Higher-order friction coefficients can be set easily with TriboForm. The factors that determine the friction coefficient include contact geometry, contact pressure, material type, surface roughness, and amount and type of lubrication. TriboForm’s standard MAP takes these factors into account 1), and allows for high-accuracy friction simulations. Nonetheless, since our friction conditions could not be fully reproduced, we have taken steps to further improve the accuracy.
4. Friction Experiment to Measure Friction Coefficient
To clarify the effects of pressure and velocity on the friction coefficient as described above, we had an experiment to measure the friction coefficient.
Considering that Young’s modulus and Poisson’s ratio differ among tools and steel grades, it is important to reproduce the actual combination of the tool and the steel in use, so we prepared the experiment device as shown in Figure 5 and measured the friction coefficient.
Figure 5. Experiment device
The sliding velocity of the experiment device is set to be variable, and the velocity is changed to verify the dependency on velocity. The dependency on pressure is also verified by changing the press load.
The measured values are reprocessed to calculate the friction coefficients for each pressure and velocity (Figure 6).
Figure 6. Friction coefficient / pressure-velocity graph
5. Applying Higher-order Friction Coefficients to Simulation
The friction coefficients are mapped into a 3D graph and imported to TriboForm. A sliding analysis is performed on a model that simulates the tool surface and the surface of a steel sheet to calculate how surface roughness changes while being pressed. Since the projection height changes accordingly, the resulting change in conditions of the boundary with the oil surface is also calculated 1). The results are converted into a continuous 3D friction map (Figure 7).
Figure 7. The 3D friction map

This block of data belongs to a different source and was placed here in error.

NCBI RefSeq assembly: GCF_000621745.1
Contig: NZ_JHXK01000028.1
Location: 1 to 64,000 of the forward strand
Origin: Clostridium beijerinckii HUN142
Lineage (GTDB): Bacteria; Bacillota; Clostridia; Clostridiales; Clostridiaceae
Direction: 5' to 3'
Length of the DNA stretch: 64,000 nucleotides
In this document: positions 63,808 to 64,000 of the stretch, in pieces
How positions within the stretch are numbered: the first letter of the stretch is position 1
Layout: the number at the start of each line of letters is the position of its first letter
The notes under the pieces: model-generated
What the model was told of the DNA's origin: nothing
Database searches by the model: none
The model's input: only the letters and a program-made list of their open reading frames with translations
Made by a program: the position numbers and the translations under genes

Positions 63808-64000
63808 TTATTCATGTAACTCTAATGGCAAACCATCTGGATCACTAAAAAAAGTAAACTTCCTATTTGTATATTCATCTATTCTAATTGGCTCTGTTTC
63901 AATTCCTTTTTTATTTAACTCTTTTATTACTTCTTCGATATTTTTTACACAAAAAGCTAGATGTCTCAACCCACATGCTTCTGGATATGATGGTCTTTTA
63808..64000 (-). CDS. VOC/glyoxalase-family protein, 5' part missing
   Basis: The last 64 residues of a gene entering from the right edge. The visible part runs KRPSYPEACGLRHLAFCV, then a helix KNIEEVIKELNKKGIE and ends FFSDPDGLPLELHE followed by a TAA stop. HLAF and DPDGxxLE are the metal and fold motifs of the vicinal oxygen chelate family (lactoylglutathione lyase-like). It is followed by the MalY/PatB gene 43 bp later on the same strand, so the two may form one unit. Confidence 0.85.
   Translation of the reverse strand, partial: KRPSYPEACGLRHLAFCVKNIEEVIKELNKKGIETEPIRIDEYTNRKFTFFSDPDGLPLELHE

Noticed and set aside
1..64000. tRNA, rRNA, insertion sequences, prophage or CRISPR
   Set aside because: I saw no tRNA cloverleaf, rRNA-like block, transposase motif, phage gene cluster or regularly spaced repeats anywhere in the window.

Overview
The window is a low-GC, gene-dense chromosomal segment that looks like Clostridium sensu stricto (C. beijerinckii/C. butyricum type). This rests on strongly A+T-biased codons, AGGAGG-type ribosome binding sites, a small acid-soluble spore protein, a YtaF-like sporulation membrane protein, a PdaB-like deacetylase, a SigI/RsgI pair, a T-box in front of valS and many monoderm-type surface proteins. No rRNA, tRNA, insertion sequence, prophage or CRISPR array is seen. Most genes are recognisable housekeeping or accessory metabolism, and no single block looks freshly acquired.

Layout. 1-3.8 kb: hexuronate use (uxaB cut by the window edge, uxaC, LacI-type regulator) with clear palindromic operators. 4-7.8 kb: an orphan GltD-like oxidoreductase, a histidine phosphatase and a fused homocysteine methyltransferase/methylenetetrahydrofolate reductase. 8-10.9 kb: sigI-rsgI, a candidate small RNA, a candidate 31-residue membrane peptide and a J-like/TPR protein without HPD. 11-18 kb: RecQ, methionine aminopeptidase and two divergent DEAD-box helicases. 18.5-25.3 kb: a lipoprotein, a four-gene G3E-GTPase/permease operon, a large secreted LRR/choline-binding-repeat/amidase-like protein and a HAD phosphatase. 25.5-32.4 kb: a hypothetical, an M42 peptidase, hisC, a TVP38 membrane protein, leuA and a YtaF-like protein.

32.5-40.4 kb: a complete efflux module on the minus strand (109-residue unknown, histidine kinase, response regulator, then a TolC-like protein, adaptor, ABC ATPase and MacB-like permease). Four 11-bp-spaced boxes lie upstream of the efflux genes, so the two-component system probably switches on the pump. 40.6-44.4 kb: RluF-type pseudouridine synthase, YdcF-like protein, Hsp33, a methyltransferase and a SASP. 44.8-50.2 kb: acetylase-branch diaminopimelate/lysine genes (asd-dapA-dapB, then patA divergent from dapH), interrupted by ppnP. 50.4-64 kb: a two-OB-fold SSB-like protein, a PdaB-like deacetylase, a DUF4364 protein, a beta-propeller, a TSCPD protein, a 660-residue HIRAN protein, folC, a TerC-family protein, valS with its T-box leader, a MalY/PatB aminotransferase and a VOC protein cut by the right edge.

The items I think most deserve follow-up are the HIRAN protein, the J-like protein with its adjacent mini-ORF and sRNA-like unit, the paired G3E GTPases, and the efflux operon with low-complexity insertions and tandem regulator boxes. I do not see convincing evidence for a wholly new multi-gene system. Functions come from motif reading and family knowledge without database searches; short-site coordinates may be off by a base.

The friction coefficients obtained above are applied to AutoForm and the simulation result is shown in Figure 8.
Figure 8. A result of the simulation with use of higher-order friction coefficients
As can be seen from the results, the dependency on pressure leads to the differences in heights of the friction coefficients, and the assumed behavior of the modified friction was successfully obtained.
The following shows how this method changes the result.
6. Utilizing Simulation to Improve Reproducibility
To verify the effect of the higher-order friction coefficients, we compared the draw-in amount and the dimensional accuracy of a panel with and without applying higher-order friction coefficient. A fender front with a hot-dip galvanized steel sheet is used (Figure 9-a,b).
Figure 9-a. Result of analysis with use of the constant friction coefficient
Figure 9-b. Result of the analysis with use of the higher-order friction coefficients
The draw-in match rate is improved by 21% after applying the high-accuracy friction coefficients. The dimensional accuracy of the panel is evaluated by comparing simulation results with data from non-contact measurement of the actual panel, with ±0.5 mm difference in the shape match rate. The shape match rate inside of the punch in the draw operation is also improved by 22%. The result of the finished panel is nearly identical.
The result presented here is just one of many examples. The experiments with other steel grades and with aluminum sheet also show the similar results.
We learned that the application of high-accuracy friction coefficients is effective in improving the simulation accuracy. If the springback that occurs in the draw operation is consistent between the simulation and the actual panel, we can expect to shorten time to adjust the trim tool.
You may also like to read: “Nissan Optimizes Surface Defects with TriboForm! Accuracy Up by 20% – Detection Errors Cut by 10%.”
1)J. Hol et al.: Multi-scale friction modeling for sheet metal forming: The boundary lubrication regime: Tribology International (2014)
2)Michio Otsuki and Hiroshi Matsukawa: Local Slip at Friction Interface and the Breakdown of Amontons’ Law: Tribologist (2013)